@caravel: Huh? No your typical pirated version of Windows is cracked so it doesn't need to be activated with a valid license. You said it yourself, you're buying a license to Windows, not the disc. So selling a disc for recovery purposes without a license is NOT piracy. It depends how you look at it, Comet is charging because it costs them money to create that recovery disc. Nothing is free when provided as a service. Obviously the law will be on Microsoft's side, but you don't have to agree with it.

caravel said:

@caravel: Huh? No your typical pirated version of Windows is cracked so it doesn't need to be activated with a valid license.

That's what I said, pirate versions of windows do not ship with a licence...

The discs Comet distributed also did not have a licence, which some seem to believe makes them legal...?!

You said it yourself, you're buying a license to Windows, not the disc.

You're buying:

1) A Licence to use the software.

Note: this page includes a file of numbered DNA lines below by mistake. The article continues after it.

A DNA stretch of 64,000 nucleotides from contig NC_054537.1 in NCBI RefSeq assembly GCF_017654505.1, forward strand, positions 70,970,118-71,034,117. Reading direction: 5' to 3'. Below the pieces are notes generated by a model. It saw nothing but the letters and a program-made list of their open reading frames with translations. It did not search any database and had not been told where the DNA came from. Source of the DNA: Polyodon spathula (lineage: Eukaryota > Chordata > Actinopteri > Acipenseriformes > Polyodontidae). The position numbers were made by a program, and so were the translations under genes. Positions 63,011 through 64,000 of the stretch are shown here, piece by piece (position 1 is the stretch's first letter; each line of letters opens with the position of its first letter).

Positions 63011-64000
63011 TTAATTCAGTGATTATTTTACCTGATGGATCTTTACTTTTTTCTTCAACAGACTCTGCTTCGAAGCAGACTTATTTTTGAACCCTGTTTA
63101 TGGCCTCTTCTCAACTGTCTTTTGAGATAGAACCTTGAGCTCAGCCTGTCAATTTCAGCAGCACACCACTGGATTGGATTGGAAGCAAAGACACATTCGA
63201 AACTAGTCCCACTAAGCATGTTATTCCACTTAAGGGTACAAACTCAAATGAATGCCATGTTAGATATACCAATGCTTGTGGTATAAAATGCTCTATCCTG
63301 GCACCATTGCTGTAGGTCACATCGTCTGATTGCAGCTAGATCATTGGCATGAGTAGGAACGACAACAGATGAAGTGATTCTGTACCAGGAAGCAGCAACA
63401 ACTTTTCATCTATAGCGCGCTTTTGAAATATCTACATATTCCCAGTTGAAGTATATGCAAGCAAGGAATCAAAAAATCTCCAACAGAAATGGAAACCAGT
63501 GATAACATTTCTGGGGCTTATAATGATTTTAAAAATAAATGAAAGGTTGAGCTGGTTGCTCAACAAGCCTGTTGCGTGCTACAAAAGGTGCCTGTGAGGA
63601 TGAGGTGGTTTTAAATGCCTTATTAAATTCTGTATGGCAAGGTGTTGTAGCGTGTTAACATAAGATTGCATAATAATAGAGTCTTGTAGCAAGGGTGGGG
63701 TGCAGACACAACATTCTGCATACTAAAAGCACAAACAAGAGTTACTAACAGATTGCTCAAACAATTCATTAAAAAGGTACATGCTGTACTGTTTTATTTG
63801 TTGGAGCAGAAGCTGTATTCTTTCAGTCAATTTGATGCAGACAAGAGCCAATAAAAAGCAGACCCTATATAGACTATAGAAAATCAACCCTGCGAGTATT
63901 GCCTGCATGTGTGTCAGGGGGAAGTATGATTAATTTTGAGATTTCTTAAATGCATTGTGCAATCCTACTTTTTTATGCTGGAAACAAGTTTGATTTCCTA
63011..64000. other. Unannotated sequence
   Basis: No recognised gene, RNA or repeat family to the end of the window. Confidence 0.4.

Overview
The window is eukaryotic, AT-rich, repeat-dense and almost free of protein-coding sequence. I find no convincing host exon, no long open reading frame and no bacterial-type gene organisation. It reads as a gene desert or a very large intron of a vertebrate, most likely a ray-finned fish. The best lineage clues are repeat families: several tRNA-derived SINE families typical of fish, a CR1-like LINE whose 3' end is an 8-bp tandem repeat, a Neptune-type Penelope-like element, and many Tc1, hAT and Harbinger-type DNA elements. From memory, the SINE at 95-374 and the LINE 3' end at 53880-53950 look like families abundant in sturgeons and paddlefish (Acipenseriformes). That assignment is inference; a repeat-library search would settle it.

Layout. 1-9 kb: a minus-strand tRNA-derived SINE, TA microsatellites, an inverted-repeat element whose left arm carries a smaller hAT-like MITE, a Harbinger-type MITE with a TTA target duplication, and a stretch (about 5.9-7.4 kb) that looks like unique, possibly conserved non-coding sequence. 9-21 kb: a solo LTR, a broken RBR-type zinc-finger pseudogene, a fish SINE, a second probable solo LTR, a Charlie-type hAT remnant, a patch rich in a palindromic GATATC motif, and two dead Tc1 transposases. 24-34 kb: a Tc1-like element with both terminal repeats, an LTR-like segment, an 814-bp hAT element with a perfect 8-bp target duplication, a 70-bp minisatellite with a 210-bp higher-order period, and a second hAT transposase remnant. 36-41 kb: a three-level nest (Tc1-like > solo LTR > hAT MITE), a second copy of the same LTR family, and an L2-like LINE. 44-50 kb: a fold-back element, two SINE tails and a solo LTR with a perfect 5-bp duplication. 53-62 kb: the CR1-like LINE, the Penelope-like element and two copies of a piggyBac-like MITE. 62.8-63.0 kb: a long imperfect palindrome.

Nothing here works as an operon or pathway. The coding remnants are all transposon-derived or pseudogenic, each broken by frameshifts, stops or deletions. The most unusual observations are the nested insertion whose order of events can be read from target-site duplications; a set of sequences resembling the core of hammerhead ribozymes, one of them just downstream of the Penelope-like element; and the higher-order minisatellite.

2) A disc.

3) Packaging and documentation.

You don't automatically get rights to resell and redistribute. All of that aside, Comet are not even the end user so that's somewhat irrelevant anyway...

So selling a disc for recovery purposes without a license is NOT piracy.

*sigh*

Redistributing proprietary software - for "recovery" or otherwise - without a licence is close to piracy (in MS' language it is piracy) - add "selling" to that and you have pretty clear cut piracy. Unauthorised copies were generated and sold for to end users for profit, end users who had already paid for the software - Comet were selling software which wasn't theirs to sell in the first place. Whatever Comet's intent, they have fouled up badly and should have known better. The fellow who authorised this is most likely going to be out of a job, whatever happens next.